Although Parsons took an extended hiatus from the music world, Daze is back and working harder than ever on several MOTR projects. The first MOTR project is the fascinating official website, which Daze has created using the strict code. In the process of navigating through Parsons’ website, you will get an opportunity to witness and experience the neighborhood through photos taken during the time when the Beastie Boys practically lived at the Ratcage Records Store.

The second MOTR project revolves around the release of new recordings. Daze has already put together an album worth of new material powered by electric ukulele. Scott Jarvis, who also worked on Polly Wog Stew, appears on Daze’s album as a session drummer. Jarvis is an old friend of Parsons, from Raleigh, North Carolina, who has also played drums in another band called Th' Cigaretz. Tying this back to the Beastie Boys it is interesting to note that Jerry Williams, proprietor of 171A Studios, was the guitar player for Th' Cigaretz. Had he not been on the road touring with the Bad Brains at the time, he would have been the producer of Polly Wog Stew instead of Jarvis. However since it had become obvious to Parsons that the studio was closing before Jerry would make it back, Daze convinced Scott to do the job. Had that bit of convincing not happened the recording probably never would have come out at all. One must realize that the Beastie Boys had already broken up, so Daze knew that it was important to get them into the studio while the Beastie material was still fresh in their minds. To quote Parsons, "they were already thinking about other things and not all of them musical. They would have never dreamed of putting up money to go into a studio somewhere and do it themselves. I certainly had no money to buy expensive studio time, we were squatting that store as it was."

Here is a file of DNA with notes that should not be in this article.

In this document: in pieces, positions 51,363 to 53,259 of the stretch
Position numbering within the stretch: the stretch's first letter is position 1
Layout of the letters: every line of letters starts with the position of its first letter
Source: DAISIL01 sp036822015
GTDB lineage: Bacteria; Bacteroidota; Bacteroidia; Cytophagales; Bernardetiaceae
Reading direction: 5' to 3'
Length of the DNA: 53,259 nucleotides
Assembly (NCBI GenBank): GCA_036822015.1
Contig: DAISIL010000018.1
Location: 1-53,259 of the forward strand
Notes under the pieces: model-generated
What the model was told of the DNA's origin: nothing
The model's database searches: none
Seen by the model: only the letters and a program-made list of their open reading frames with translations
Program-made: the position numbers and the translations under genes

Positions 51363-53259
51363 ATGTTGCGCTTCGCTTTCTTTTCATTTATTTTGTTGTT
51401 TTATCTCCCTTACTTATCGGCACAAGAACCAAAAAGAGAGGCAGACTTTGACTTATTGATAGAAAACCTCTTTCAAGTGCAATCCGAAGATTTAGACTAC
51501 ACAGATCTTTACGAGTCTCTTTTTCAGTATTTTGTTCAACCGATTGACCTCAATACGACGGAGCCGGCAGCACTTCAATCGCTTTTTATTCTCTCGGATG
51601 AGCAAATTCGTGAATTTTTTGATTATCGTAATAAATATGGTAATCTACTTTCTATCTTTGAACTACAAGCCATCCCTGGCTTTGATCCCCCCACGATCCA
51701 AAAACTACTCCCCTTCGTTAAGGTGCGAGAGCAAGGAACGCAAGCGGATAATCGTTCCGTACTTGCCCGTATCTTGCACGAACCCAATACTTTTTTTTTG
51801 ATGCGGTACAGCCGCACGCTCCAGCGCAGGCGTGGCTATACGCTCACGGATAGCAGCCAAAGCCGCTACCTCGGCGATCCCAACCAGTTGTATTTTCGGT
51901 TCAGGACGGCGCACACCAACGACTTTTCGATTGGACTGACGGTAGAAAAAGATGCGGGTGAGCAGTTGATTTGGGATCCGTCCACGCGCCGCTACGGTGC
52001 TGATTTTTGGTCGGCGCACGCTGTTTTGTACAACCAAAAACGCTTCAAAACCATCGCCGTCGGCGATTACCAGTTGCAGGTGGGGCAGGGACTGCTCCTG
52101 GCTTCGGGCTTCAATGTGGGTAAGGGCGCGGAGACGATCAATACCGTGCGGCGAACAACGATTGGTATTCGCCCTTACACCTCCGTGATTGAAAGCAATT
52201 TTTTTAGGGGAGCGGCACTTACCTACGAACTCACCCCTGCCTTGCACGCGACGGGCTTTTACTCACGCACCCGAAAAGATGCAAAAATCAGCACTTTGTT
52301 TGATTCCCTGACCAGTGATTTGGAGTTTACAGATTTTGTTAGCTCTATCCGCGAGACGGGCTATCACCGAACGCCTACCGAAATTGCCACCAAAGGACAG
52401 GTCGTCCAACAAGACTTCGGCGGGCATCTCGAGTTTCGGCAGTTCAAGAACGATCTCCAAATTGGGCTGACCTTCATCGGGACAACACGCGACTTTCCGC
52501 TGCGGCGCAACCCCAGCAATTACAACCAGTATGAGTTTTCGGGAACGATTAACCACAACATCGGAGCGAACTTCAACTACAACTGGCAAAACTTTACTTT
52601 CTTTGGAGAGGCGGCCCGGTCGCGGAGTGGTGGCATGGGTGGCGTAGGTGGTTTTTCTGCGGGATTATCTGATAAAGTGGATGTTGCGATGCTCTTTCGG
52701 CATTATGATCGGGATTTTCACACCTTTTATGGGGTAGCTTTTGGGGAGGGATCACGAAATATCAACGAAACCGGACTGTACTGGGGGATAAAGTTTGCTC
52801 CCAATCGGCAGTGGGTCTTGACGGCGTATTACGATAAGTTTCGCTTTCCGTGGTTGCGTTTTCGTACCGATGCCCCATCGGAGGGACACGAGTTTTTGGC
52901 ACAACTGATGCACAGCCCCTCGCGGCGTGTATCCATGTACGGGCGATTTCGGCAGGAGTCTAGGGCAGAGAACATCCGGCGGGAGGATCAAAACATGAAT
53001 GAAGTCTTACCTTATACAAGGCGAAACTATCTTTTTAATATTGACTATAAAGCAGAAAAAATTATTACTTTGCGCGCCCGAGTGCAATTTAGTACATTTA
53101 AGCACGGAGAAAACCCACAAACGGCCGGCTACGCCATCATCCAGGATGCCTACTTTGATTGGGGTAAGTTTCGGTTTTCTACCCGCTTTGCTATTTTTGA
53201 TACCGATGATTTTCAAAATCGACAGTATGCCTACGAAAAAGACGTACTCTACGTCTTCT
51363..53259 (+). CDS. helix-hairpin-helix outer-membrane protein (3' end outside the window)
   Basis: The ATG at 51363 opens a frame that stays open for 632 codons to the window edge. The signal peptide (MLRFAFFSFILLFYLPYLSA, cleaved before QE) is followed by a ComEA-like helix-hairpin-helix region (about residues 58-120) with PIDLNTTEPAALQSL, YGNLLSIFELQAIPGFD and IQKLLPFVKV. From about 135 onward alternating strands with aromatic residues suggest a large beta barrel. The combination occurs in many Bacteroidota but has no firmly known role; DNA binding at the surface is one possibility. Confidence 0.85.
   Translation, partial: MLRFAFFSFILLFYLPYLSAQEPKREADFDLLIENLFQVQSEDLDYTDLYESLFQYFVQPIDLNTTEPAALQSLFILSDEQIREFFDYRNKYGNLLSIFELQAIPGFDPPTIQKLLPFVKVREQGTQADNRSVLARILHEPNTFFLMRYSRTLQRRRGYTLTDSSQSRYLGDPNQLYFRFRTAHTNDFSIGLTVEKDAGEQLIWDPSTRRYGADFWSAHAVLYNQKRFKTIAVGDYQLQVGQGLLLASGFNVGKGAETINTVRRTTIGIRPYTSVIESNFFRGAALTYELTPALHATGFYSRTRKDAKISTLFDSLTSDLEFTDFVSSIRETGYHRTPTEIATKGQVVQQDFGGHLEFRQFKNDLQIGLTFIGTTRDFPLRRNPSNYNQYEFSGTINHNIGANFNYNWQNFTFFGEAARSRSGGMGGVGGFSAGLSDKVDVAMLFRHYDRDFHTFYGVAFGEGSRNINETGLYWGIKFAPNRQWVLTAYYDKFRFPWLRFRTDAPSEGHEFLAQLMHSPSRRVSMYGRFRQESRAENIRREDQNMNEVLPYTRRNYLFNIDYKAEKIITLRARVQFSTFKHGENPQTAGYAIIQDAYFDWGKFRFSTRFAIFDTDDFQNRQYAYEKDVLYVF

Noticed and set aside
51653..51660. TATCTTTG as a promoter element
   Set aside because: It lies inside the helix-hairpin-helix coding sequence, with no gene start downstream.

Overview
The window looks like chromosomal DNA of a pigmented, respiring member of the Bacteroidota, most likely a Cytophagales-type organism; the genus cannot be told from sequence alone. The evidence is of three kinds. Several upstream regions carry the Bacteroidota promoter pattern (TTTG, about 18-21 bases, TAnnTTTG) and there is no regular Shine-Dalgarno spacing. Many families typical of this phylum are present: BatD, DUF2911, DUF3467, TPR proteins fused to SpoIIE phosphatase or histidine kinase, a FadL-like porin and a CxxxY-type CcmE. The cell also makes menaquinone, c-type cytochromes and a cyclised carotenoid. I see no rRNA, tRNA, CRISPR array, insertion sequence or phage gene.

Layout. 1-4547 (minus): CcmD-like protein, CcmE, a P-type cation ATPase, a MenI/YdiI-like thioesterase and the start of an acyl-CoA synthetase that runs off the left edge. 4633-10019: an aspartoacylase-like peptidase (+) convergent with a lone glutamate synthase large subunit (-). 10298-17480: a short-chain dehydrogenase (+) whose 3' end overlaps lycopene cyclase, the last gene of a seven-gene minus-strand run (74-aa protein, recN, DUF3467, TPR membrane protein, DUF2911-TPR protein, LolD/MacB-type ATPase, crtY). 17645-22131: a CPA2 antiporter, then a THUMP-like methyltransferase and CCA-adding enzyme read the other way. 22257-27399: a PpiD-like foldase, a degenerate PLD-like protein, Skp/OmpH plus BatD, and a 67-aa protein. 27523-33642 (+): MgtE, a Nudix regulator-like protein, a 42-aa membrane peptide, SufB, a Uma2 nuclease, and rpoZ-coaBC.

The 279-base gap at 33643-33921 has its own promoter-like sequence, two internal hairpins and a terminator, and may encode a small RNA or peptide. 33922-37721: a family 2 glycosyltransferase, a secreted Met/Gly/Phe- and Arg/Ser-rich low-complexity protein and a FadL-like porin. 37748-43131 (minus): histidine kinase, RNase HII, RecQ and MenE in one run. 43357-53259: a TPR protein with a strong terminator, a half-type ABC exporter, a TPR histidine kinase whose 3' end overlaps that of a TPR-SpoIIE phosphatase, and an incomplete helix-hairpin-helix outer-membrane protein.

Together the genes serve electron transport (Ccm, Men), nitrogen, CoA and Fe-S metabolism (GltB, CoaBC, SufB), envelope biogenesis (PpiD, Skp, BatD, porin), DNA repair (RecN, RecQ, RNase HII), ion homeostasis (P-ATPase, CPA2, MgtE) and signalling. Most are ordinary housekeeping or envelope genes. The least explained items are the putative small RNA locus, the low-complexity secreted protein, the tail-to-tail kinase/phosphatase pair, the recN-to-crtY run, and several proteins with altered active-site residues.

The words which Parsons used to convince the Beastie Boys to record were, "What, come on those songs are great. You should make a record. I want to start a record label, and I’ll make it if you come into 171A and record them. I’ll put it out on Ratcage Records. It will be good for the store and plus you will have something cool to show your grandchildren someday." This was just the beginning though. Once Parsons was able to convince them to go into the studio and record, it still took some maneuvering to make the album a reality or as Daze tells it, "so I hooked it up with Scott, who had been left in charge of the studio while Jerry Williams went on tour with the Bad Brains. Jerry and Th’ Cigaretz had made it into a studio with all the equipment they brought up from North Carolina. It was primarily a rehearsal studio, but it had a stage and great acoustics. At any rate, Scott was there so I asked him if he would be willing to use the studio and record the Beastie Boys. His response was a simple ‘yeah.’ At the time we figured if Jarvis couldn’t do all of it, Jerry Williams would eventually be back to mix it. Scott proved to have a great sense of humor was really easy to get along with... and there you go, they all hit it off." The product of those sessions encouraged the Beastie Boys to continue playing shows, and the rest is history.